If your AT&T phone drops a call or connects to the web more slowly than normal, complaining about it on Twitter might actually help.
AT&T researcher Jia Wang has published a paper (PDF file) outlining how her company scours Twitter for certain “mobile related words such as phone, mobile, 3G, edge, etc.” paired with certain “performance related words such as slow, drop, intermittent, doesn’t work, etc.”
Twitter provides an API (application programming interface) that software developers can use to tap into publicly available data on the site. AT&T was able to use the API to leverage Twitter’s search function, timestamps, authors, and location information to map pockets where users complained about spotty service.
The results were compared with customer tickets from calls to AT&T’s tech support line logged in the same geographic areas, and showed that Twitter users generally complain about dropped calls and slow data speeds far more often than callers to AT&T’s support line.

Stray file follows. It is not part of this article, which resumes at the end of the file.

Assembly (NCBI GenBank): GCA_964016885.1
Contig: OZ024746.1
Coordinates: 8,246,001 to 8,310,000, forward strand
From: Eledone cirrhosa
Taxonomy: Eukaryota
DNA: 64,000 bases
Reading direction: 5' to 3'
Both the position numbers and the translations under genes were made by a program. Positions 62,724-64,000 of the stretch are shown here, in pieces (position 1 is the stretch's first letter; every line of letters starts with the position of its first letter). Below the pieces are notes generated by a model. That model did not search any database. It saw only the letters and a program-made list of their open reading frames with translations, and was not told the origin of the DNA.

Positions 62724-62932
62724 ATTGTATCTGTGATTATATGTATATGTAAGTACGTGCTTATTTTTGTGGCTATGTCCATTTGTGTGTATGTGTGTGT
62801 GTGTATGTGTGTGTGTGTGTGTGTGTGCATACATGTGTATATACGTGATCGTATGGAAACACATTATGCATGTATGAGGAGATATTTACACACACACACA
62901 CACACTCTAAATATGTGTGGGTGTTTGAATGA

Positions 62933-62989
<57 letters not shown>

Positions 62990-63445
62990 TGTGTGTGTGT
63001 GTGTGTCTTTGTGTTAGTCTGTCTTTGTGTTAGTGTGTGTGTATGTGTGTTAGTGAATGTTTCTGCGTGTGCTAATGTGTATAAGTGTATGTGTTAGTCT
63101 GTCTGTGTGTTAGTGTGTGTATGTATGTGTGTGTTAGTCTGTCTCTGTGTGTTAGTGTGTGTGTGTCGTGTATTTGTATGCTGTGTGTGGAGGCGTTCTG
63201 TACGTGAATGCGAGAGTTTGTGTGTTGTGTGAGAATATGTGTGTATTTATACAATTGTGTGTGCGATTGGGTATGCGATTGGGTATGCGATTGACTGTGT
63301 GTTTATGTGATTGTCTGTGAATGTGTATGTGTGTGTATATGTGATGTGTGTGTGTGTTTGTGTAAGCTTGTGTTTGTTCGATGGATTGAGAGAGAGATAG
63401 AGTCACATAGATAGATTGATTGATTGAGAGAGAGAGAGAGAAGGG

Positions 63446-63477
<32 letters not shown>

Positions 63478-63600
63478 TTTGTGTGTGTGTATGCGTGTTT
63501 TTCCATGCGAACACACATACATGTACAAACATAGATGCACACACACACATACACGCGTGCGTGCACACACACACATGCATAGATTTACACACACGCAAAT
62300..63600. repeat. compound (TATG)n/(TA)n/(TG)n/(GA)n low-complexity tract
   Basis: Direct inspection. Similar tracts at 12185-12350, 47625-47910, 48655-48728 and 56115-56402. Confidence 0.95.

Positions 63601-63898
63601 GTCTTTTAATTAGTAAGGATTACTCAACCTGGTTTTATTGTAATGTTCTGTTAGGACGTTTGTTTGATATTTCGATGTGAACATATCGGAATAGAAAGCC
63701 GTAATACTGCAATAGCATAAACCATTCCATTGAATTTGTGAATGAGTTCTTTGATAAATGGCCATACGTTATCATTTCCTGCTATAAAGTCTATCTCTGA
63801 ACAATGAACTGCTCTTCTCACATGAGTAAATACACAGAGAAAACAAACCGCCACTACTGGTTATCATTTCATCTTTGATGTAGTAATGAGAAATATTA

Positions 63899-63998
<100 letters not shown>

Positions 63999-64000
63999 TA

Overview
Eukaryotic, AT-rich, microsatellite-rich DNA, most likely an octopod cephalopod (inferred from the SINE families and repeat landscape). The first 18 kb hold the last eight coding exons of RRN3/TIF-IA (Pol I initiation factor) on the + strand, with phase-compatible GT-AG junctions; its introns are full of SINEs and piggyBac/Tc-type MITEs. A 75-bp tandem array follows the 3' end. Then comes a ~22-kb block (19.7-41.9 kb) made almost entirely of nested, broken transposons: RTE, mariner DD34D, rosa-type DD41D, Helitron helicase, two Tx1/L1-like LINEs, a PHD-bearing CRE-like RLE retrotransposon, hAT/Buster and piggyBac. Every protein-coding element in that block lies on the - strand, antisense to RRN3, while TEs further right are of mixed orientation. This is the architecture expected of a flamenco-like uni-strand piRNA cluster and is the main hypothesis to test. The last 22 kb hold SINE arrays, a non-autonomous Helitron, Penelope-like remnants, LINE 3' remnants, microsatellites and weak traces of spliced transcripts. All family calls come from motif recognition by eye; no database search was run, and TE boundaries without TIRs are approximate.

The study also found “that tweets typically appear more rapidly in response to network problems than customer tickets” and “significant spikes in the number of tweets appear to indicate short term performance impairments which are not reported in our current list of major network incidents.”
The end result? The paper contends that the findings “indicate that Twitter is an attractive, complementary source for monitoring service performance and its impact on user experience.” So don’t feel like an A-hole for complaining about shoddy cell phone coverage on Twitter. You’re actually helping.
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